Spanish civil servants brace for cyberattacks, Indian government’s health of civil services report, US civil servant protection panel reconstituted: management & workforce news in brief

By on 03/03/2022 | Updated on 03/03/2022
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Spanish civil servants asked to change passwords over concerns of Russian cyberattacks

The government of Spain has asked its senior civil servants and diplomats to change their passwords as departments become more alert to the possibility of a Russian cyberattack.

The country’s National Cryptologic Centre, a cybersecurity body linked to the National Intelligence Centre, has urged central government to issue the advice following an invasion of Ukraine by Russian military forces that began last week.

Ukraine’s Ministry of Digital Transformation recorded the largest cyberattack in the country’s history on 15 February, which targeted state websites and the banking sector. Mikhail Fyodorov, the country’s minister of Digital Transformation, said the attack had been prepared in advance and had a cost “amounting to millions of dollars”.

Meanwhile, governments in Western countries overseas are stepping up their awareness of the risk the conflict poses cybersecurity at home. Alejandro Mayorkas, the United States’ secretary of the Department of Homeland Security, said recently that the department had a duty to be aware of the threat of cyberattacks in light of the ongoing conflict.

“We have no information to suggest a specific credible cyber threat against the US homeland, but it is our responsibility to be prepared,” he said.

Upcoming webinar: The digital pandemic: cyber-security in the era of COVID-19

Indian government to publish ‘health of civil services’ report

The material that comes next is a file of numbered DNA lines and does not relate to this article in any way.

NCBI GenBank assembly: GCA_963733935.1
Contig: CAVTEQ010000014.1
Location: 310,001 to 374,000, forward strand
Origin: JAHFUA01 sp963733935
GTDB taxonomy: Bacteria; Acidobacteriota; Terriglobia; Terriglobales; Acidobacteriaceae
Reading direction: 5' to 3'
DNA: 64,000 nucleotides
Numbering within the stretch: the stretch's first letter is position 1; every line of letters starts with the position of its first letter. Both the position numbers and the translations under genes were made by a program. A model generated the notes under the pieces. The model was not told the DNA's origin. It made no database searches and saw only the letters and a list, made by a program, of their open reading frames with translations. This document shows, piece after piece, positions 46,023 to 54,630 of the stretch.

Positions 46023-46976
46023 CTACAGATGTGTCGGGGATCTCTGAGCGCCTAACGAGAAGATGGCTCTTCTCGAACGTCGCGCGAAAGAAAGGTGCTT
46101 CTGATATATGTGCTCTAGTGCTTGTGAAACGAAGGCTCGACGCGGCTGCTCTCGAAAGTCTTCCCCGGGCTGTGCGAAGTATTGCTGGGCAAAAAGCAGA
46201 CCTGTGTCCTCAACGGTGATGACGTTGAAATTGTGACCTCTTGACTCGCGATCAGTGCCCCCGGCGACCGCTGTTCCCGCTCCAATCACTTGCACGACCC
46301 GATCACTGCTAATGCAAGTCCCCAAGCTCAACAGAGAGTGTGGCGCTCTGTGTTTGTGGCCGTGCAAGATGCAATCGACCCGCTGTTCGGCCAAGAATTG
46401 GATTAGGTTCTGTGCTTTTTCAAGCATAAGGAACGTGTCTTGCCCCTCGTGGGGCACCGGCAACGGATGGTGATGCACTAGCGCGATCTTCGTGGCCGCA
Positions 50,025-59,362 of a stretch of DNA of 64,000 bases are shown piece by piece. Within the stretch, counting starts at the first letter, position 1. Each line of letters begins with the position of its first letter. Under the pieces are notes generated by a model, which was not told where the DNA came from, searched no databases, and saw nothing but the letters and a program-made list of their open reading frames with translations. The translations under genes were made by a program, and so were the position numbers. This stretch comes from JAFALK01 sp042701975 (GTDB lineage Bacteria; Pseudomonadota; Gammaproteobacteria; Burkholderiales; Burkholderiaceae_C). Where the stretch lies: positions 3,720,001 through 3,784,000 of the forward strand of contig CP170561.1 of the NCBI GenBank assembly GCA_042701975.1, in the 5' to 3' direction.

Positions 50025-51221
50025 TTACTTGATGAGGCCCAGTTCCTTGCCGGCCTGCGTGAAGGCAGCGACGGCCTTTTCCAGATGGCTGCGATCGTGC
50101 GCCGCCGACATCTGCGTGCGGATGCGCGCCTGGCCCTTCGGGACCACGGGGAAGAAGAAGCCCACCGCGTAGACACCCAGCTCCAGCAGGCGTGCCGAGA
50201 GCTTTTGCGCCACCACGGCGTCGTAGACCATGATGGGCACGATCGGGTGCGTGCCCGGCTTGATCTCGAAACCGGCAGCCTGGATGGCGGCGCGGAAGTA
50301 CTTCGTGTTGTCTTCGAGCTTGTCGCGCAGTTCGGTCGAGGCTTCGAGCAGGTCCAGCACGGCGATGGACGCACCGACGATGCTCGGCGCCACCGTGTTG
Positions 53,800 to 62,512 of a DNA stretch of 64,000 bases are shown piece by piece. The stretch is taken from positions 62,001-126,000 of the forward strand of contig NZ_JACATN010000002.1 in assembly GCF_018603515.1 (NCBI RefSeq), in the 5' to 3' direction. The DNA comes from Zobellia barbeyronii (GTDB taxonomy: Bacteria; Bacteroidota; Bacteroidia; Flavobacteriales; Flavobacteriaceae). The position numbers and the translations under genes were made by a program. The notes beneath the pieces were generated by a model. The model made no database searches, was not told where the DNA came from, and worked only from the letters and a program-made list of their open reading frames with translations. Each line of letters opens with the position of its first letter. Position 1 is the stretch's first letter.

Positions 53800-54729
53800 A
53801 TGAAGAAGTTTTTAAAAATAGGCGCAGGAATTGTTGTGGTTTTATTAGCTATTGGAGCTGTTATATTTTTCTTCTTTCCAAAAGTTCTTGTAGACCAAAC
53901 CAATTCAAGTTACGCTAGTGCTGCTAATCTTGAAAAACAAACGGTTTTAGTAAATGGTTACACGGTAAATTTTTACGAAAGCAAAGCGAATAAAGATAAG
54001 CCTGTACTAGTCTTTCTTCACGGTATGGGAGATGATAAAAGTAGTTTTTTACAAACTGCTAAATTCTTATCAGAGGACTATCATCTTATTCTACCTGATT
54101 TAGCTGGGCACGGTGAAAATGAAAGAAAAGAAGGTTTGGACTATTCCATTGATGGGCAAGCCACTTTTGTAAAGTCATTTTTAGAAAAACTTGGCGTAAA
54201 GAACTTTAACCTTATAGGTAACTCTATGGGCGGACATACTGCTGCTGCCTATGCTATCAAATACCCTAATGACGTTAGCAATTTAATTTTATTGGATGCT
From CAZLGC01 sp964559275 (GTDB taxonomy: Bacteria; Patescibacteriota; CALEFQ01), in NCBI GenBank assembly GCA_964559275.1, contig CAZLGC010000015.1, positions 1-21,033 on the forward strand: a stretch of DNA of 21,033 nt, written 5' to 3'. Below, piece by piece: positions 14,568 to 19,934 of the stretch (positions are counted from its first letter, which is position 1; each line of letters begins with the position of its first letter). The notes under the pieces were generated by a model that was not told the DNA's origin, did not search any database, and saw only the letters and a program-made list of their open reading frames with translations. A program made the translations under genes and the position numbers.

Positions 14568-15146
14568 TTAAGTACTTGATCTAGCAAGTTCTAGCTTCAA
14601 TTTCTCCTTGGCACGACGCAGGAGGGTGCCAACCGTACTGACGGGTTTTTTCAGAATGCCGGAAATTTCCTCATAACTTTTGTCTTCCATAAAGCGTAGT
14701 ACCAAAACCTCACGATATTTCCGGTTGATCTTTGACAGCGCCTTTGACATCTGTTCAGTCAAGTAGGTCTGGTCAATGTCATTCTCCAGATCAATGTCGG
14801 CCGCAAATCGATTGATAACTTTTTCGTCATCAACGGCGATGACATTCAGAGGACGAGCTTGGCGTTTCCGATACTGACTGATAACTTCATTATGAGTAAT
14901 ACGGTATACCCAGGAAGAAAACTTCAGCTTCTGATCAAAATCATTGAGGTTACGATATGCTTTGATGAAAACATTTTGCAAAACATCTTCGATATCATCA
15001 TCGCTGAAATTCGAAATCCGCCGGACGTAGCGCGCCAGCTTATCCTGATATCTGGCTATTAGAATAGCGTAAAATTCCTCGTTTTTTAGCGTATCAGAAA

The Indian government’s Capacity Building Commission is to publish an annual Health of Civil Services Report that will assess the performance of the government departments and bodies across India, it has been announced.

Minister of state for personnel, public grievances and pensions Dr Jitendra Singh announced the creation of the report to measure progress on plans to improve civil service capacity, which is being led under a programme called Mission Karmayogi

Addressing an event on ‘Revisiting the History of Civil Service Reforms from Capacity Building Lens,’ the minister said public officials face increasing pressure to deliver better services with fewer resources, adding: “Civil servants for a New India need to keep pace with these constant and evolving changes.”

The minister said he hoped Mission Karmayogi will be a key enabler in enhancing delivery, and over the time will be able to support in achieving the goal of increasing the size of the Indian economy to US$5 trillion, which has been set in 2019 by prime minister Narendra Modi.

US civil servant protection panel reconstituted

A panel set up to enforce protections for US federal staff public servants has been reactivated in recent days after the senate signed off two of US president Joe Biden’s three nominees for its board.

The nominees, Tristan Leavitt and Raymond Limon, were chosen with unanimous support in the senate to join the federal government’s Merit Systems Protection Board (MSPB). Leavitt is the MSPB’s general counsel, while Limon is the Interior Department’s chief human capital officer.